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Wolff and Horner lock horns over future of F1

Wolff and Horner lock horns over future of F1

F1 News

Wolff and Horner lock horns over future of F1

Wolff and Horner lock horns over future of F1
Ian Parkes & Ewan Gale

Christian Horner and Toto Wolff have again voiced a difference of opinion over the future of F1 and the next breed of power unit.

Current and prospective engine manufacturers met at the Red Bull Ring across the Austrian Grand Prix weekend to discuss the path of new rules to be introduced in 2025, which would bring an end to the 11-year stay of the V6 turbo-hybrids.

Red Bull team principal Horner has stated his preference for pursuing a combustion powertrain, with an introduction of synthetic, environmentally friendly fuels.

With Red Bull becoming an independent engine manufacturer as it takes over Honda's IP when the Japanese giant withdraws from F1 at the end of this campaign, Horner was asked if the team was taking the talks at a different angle to other OEMs.

"We are slightly different because we don't have an automotive range of vehicles, we are not selling millions of cars per annum," explained Horner.

"So what we find interesting is the future of the combustion engine certainly feels like it is limited in certain areas.

"If you take that to its extreme and by 2035 everybody is going to be driving an electric car, what does F1 become by then?

"Obviously, there is an interim period between now and that point but that's why I feel we are very much at a crossroads where we need to decide what is right for the sport."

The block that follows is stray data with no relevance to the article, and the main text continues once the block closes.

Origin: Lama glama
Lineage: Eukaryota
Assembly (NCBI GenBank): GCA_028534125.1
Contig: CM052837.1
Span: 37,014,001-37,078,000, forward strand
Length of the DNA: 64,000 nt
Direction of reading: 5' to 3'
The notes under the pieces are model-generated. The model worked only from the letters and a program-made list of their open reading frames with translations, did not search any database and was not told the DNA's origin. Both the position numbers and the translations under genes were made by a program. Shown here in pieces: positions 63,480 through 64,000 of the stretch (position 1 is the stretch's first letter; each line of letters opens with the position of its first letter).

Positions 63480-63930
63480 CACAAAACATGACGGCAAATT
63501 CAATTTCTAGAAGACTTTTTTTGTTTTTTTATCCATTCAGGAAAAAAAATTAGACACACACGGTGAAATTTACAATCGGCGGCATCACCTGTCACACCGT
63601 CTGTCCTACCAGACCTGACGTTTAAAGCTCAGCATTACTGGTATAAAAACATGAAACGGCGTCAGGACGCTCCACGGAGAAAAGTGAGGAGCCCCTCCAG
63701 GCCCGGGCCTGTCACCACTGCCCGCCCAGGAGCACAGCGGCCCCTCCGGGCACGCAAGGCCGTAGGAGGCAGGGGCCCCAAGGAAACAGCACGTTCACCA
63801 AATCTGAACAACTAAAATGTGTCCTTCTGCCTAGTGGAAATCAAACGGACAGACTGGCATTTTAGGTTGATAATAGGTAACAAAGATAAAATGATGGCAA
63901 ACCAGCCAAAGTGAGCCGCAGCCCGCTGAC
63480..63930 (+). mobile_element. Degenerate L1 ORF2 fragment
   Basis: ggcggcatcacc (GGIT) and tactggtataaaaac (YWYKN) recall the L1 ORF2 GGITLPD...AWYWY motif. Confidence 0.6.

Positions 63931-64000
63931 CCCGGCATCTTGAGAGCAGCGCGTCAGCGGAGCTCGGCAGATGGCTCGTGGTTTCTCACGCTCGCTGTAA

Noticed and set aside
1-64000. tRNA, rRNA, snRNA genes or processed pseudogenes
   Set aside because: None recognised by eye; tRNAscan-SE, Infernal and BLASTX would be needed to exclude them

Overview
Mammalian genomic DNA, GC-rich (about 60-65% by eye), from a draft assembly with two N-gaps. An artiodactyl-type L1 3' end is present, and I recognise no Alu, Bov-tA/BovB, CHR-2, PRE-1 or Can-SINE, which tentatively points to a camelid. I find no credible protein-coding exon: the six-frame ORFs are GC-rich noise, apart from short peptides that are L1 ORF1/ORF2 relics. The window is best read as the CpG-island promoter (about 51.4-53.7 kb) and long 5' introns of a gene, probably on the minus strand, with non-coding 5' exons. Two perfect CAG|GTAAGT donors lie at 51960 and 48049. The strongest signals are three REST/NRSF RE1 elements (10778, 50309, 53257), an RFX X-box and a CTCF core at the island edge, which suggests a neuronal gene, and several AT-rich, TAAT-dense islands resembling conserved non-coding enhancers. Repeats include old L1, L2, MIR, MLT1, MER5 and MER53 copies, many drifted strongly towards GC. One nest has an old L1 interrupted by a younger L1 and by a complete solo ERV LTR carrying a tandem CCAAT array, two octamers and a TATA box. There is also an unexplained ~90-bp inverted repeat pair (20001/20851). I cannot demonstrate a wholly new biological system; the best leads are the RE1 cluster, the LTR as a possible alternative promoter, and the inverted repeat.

Pointing to Fernando Alonso's demonstration show at last year's season finale in his championship-winning Renault R26, Horner added: "Every fan out there, when you hear Fernando Alonso was running his V10 Renault around Abu Dhabi, the emotion and noise is still, for me, such a key factor that is still missing from the sport.

"We need to turn the volume up and do it in a responsible manner, in a cost-effective manner, in a way that is sustainable, that is environmentally friendly, but there needs to be entertainment.

"That is why people turn their TVs on, that is why they watch this sport."

Wolff - Noise has "no relevance"

With Mercedes and stakeholder Daimler AG being a heavyweight in the automotive sector, Wolff took a different angle when asked for his thoughts on the future of F1.

The Austrian warned of a potential exodus of partners should combustion units remain in the sport.

On noise being important with the new engines, Wolff stated: "I would disagree with Christian because it is what we think, but we are not the most relevant generation anymore.

"When you ask an 18-year-old or a 22-year-old about noisiness, most of these guys consume it via different screens where noise has little or no relevance.

"I personally like it too, I would like to have a 12-cylinder that screams down the road.

"But as a matter of fact, we are a sport, we are a business and we would lose complete relevance with our partners, sponsors and major stakeholders if we weren't looking at the environment and the impact that we make.

"It would be totally misaligned with where the world is moving and turn every single business partner away from F1 if we stick with internal combustion engines, even though we may like them."

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